Filming and photography on campus
Any plan to capture video or photographic images on the campus must first be submitted to the media relations staff at the Communications Department, who will liaise with campus security and any other relevant parties at Université Laval.
General steps to follow to obtain a shooting permit
- Whether you're a student, an employee, a member of the media, an external organization, or someone else, you must receive written permission from the Communications Department to capture video or photographic images or to shoot a film or documentary on the Université Laval campus.
- Applications must be sent by email at least five (5) business days before the shoot date to both members of the media relations team: Jean-François Huppé and Simon La Terreur-Picard. Applications must include the following information:
- Shoot date
- Shoot duration (arrival and departure time)
- Number of people present during shoot
- Equipment and technologies to be used
Specific considerations regarding image capture using drones on campus
There has been a big increase in requests to take aerial images of the university using drones, whether for promotional, artistic, or scientific purposes.
While drone photography is less expensive than traditional methods such as airplanes and helicopters, it too has a cost. It must be done safely, in accordance with Canadian aviation regulations and government regulations on the use of drones.
Here's what to do:
Step 1 – Submit your shooting permit application to the Université Laval Communications Department.
The first thing you have to do is submit your project to the media relations team in the Communications Department. They will liaise as needed with Security and Prevention Services (SSP) and other relevant parties on campus.
To request a permit or for more information, please contact:
Simon La Terreur-Picard
Step 2 – Educate yourself about Transport Canada regulations
Next, you should know that any individual or organization that wants to take professional aerial photos or videos with drones for commercial purposes or in an urban area must comply with current Transport Canada regulations. Before beginning, it's important to read the information on this topic on the Transport Canada website.
There are currently three regulatory frameworks regarding drone use:
- Non-recreational use (e.g., commercial use): users must obtain a Special Flight Operations Certificate (SFOC) to fly their drone
- Recreational use: users must fly their drone in compliance with Transport Canada's Interim Order Respecting the Use of Model Aircraft
- Recreational use by members of the Model Aeronautics Association of Canada (MAAC): these users are exempt from the rules in the interim order
As you can see, for any non-recreational activity amateur filming is not allowed, for basic safety and security reasons. Any Université Laval employee who wishes to capture images with a drone on campus for work purposes must comply with the regulation and obtain a flight permit (an SFOC).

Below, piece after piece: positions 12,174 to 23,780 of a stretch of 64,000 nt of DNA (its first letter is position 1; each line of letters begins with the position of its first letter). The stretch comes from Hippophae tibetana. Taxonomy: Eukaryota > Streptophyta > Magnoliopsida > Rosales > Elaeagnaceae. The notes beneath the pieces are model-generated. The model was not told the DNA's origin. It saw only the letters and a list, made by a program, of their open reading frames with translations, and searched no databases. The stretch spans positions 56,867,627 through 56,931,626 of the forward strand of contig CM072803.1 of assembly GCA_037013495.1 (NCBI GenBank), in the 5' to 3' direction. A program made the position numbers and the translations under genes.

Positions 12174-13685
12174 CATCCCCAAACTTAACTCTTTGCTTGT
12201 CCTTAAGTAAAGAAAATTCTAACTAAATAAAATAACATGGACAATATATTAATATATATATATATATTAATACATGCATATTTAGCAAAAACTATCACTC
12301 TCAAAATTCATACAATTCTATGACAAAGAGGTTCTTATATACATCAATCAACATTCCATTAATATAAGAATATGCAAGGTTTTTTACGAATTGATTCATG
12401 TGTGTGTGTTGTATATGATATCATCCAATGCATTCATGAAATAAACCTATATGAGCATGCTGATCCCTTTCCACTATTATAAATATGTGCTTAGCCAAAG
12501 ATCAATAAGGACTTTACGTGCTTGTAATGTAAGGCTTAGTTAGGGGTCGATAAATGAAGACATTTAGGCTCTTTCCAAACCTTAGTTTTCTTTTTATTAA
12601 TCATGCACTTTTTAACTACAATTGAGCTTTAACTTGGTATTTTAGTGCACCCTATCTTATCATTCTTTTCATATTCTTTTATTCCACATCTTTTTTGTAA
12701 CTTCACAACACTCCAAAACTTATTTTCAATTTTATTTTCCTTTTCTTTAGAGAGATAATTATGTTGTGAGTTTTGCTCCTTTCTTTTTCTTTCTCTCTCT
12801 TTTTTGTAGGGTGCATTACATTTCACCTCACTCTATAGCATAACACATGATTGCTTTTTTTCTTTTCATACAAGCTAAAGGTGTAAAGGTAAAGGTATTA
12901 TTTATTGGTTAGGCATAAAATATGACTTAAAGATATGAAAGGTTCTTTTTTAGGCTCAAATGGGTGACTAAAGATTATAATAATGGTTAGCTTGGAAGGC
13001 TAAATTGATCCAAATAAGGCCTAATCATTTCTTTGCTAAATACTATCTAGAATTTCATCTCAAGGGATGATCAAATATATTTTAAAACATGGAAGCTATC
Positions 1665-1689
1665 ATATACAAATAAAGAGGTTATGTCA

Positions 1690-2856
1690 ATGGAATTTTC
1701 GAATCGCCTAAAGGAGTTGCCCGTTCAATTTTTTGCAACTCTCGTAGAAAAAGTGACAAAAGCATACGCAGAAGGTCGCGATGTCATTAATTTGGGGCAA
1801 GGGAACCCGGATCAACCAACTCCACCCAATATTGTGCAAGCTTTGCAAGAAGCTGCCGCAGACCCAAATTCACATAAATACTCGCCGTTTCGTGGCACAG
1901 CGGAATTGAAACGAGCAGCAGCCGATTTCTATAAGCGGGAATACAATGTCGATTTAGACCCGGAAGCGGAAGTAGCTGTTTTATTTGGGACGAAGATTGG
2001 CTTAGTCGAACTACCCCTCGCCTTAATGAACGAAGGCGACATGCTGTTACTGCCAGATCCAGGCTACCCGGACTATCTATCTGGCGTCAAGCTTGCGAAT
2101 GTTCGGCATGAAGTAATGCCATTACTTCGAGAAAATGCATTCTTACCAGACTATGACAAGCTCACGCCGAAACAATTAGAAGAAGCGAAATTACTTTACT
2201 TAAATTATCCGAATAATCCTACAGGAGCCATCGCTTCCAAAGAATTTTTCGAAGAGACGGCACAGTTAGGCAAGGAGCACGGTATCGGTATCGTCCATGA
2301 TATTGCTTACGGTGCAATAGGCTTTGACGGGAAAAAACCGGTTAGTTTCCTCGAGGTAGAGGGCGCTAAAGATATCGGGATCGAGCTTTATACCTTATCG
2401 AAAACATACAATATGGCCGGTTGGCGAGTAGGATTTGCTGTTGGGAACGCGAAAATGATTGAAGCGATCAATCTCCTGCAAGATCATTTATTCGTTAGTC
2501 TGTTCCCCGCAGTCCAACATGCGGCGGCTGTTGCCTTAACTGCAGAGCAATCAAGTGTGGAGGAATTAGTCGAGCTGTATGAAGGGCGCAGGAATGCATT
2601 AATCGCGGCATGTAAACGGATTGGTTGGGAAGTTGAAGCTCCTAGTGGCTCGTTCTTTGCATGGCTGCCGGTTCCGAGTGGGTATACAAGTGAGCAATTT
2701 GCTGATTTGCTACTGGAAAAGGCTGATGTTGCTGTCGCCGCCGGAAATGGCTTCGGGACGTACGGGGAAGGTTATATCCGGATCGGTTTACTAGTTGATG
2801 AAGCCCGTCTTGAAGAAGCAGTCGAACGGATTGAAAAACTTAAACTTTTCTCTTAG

Once you have an SFOC for your drone-based video project, it is essential that you hire a company that takes safety and security seriously and meets all the regulatory requirements.
Step 3 – Choose an expert
More and more service providers are trying their hand at aerial filming, but not all of them have the same video production expertise.
Taking high-quality, perfectly stable aerial images is a complex endeavour. It requires both an excellent understanding of the technical constraints in play (weather, wind, vibrations, light, ensuring no one on the ground is in the shooting area during flight, etc.) and video production expertise (photo direction, camera manoeuvring, team management, etc.).
Not just any provider with the necessary equipment can apply for an SFOC with Transport Canada. However, unless you choose a provider who holds a Standing SFOC, which is a permanent certification issued by Transport Canada, it can take weeks or even months to receive a Site-Specific SFOC for your project, depending on its nature and the backlog of applications at Transport Canada.
Note that there are currently only a handful of companies in Québec City who have a Standing SFOC. Other providers are based elsewhere in the province (Laval, Shefford, Montréal, etc.).
It should be noted that some companies specialize more in using drones to collect data. It's important to ask about their areas of expertise and the services they offer when choosing a provider.
Once you make your selection, the provider will work with the project lead to produce the following documents and submit them to Transport Canada:
- Written permission for a flight operation to take off and land, approved and signed by the owner of the property where the drone will be flying
- A detailed flight plan specifying the equipment to be used, the flight details (altitude, areas, GPS coordinates, etc.), the name and position of the people who will be present during the shoot, the specific timing of the flights, the permissions required, and other operational details
- A safety plan describing the measures taken by the provider to comply with Transport Canada's safety regulations and requirements
It is the provider's responsibility to walk the client through this process and to liaise between the client and Transport Canada.
In instances where the client has specific constraints surrounding safety on the shooting sites, for example in an industrial area, specific safety measures must be taken by the provider.
Note that at Université Laval, Security and Prevention Services must be informed of any filming plans and must receive the aforementioned documents.
If you would like to complete all of these steps without working with an approved provider, please read this memo (PDF, 114 KB, French only) to learn about Université Laval's insurance coverage for the use of drones.